The Continuing Adventures of Eco Boy vs. Yoga Girl.
“The below is an excerpt of a forthcoming novella. It’s autobiographical fiction (with the emphasis on fiction). Book forthcoming in Spring 2012, the first from elephant journal press.”
“The most direct way to destroy an altruistic human being is to threaten their ability to be good. These humans are creatures not driven by money or sex or candy or any sweet thing. These humans are creatures driven by joy and pain—inspiration and empathy. Threaten these human’s ability to be of benefit—and you take away their reason to live.” ~ Dr. Willard Evans
He’d caught Him.
Wasn’t sure if it was God Himself, or just the magical elves who were responsible for forming him out of clay back in the day, but he’d woken up this morning and He or they’d forgotten to put his face back together. It was a big amorphous lump with a few eyes set clumsily in the middle of it, like a snowman out of Calvin & Hobbes.
He’d been working the night before, until late—3, 4 am—as he’d done most nights for 8 months straight since She Who Must Not Be Named had moved out. Somehow, naively, he figured that working all the time kept him safe. Not sure of the logic on that—but it was better than going out and dating and being paranoid he’d run into She, or, more likely, she’d run into him. “I’m not traumatized, he explained jocularly one morning to his barista, when said barista’d asked him about She—”‘traumatized’ implies it’s my issue. It’s more like PTSD.”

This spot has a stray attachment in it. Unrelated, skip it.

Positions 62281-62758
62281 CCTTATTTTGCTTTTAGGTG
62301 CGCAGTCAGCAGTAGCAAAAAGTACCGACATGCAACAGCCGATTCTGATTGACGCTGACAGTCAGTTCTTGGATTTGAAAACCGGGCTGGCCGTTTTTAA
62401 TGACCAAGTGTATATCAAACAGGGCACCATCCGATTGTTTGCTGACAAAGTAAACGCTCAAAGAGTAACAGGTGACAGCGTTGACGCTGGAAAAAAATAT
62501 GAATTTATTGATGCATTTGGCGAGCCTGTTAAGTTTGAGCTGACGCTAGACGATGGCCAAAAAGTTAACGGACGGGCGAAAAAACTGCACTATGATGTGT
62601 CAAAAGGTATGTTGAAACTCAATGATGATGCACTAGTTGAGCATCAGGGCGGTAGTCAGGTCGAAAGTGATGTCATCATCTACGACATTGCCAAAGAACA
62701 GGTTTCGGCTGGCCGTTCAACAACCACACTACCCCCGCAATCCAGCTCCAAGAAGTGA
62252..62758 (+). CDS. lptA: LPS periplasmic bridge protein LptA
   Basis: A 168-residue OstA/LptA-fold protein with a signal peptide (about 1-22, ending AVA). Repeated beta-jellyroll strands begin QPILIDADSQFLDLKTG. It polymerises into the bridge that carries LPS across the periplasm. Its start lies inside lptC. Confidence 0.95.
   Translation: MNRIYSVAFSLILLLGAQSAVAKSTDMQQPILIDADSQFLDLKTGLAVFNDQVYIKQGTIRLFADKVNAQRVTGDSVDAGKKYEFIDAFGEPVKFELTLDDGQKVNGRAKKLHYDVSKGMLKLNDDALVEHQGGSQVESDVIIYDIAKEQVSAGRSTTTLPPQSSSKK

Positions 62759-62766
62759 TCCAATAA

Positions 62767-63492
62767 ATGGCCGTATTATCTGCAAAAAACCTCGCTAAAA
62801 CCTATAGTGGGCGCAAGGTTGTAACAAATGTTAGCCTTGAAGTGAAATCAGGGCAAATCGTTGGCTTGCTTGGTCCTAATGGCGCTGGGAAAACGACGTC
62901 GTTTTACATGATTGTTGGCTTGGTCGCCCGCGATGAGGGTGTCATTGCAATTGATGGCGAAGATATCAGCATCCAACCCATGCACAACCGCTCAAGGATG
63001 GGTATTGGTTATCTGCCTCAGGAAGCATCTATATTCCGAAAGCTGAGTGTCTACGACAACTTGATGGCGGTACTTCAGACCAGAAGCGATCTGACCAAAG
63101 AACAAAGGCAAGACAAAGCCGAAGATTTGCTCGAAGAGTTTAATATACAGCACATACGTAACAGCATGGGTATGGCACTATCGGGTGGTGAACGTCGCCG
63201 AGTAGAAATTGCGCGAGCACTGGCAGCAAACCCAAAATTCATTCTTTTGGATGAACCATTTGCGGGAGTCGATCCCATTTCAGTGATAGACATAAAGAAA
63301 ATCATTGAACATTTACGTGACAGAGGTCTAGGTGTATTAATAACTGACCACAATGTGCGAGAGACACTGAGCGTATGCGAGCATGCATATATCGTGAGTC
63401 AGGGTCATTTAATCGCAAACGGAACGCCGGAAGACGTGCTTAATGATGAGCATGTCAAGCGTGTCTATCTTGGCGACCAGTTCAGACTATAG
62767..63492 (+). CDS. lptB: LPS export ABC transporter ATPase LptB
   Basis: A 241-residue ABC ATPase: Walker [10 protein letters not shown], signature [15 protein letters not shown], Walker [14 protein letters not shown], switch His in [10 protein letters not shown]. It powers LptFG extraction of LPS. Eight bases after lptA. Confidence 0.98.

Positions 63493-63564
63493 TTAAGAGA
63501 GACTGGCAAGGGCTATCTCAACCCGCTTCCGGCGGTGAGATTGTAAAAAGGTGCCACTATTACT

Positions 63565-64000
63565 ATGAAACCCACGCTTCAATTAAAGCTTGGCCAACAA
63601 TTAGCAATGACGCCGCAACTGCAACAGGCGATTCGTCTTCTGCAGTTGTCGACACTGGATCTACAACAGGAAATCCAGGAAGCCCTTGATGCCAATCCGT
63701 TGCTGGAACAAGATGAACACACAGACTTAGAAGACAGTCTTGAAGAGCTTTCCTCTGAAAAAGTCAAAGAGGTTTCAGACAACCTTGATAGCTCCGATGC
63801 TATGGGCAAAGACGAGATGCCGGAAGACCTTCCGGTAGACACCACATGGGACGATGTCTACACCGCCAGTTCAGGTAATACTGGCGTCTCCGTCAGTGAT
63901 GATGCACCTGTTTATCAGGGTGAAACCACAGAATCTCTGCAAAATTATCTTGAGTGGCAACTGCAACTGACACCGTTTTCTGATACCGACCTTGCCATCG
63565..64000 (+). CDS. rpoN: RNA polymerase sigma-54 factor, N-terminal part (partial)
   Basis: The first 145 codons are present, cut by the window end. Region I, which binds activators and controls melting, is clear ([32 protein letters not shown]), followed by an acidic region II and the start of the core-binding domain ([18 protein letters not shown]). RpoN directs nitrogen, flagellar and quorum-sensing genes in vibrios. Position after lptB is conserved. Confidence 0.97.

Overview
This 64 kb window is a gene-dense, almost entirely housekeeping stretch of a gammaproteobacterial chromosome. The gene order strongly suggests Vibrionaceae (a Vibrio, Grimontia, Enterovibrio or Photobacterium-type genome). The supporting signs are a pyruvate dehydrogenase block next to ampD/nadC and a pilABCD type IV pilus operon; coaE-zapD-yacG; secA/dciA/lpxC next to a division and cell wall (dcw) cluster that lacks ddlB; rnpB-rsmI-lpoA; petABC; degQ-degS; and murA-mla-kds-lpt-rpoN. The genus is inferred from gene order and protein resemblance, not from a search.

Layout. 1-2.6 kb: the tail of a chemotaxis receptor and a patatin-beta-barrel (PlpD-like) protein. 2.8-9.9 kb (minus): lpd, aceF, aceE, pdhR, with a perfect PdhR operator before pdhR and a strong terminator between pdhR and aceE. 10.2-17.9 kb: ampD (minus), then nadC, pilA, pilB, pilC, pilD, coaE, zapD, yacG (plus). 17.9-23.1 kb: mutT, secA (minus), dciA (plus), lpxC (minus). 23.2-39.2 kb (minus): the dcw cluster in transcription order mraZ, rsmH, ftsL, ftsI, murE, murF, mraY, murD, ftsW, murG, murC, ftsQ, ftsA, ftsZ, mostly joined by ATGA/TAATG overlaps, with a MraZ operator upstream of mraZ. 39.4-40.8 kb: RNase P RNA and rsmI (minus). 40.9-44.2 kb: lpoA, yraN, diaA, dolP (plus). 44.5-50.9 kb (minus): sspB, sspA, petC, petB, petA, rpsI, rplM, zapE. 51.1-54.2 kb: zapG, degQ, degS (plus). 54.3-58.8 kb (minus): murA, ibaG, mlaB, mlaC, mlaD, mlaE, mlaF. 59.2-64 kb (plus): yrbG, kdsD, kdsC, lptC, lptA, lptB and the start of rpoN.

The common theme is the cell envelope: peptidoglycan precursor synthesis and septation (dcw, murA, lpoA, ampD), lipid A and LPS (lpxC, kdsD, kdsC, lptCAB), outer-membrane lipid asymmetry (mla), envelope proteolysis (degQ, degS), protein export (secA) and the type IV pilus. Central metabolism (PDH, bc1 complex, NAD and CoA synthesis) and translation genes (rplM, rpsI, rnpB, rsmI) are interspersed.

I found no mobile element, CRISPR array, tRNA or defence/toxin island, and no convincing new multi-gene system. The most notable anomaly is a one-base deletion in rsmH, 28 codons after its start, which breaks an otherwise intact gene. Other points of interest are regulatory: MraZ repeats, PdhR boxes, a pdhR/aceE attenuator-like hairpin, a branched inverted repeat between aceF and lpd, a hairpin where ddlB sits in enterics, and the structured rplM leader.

He was staring at his playdough face in the mirror, about to shower (hoping his face would reform into the Eco Boy he knew and loved) when his home’s doorbell rang. He froze, as if he’d been tazed.
It was just the Fed Ex lady, though, the one who loved Blue, his dog, and she had two packages for Eco Boy and one treat for the pooch. But his body’s visceral, inadvertent reaction was enough to let him know the sad truth: 9 months after She Who Must Not Be Named, he was walking on tip toes, walking on egg shells, afraid, tense, scared.
Man up, a friend had told him, lovingly. Stand tall and take a deep breath. It was good advice, and wholly naive.
There’s only one cure for an Onslaught of Crazy, a Siege of Psycho: and in Eco Boy’s case, he didn’t know what that cure was. He was fcuked.
But he did have a faint image in his mind, and she was that stranger in that cafe, the one with the too-big black yoga mat…and in his PTSD-reverie, standing with amorphous face in front of his front door with two packages in hand and a happy munching dog and the door open to the cold world, wrapped in a huge white yellow green red vintage striped blanket—that cure was naked.
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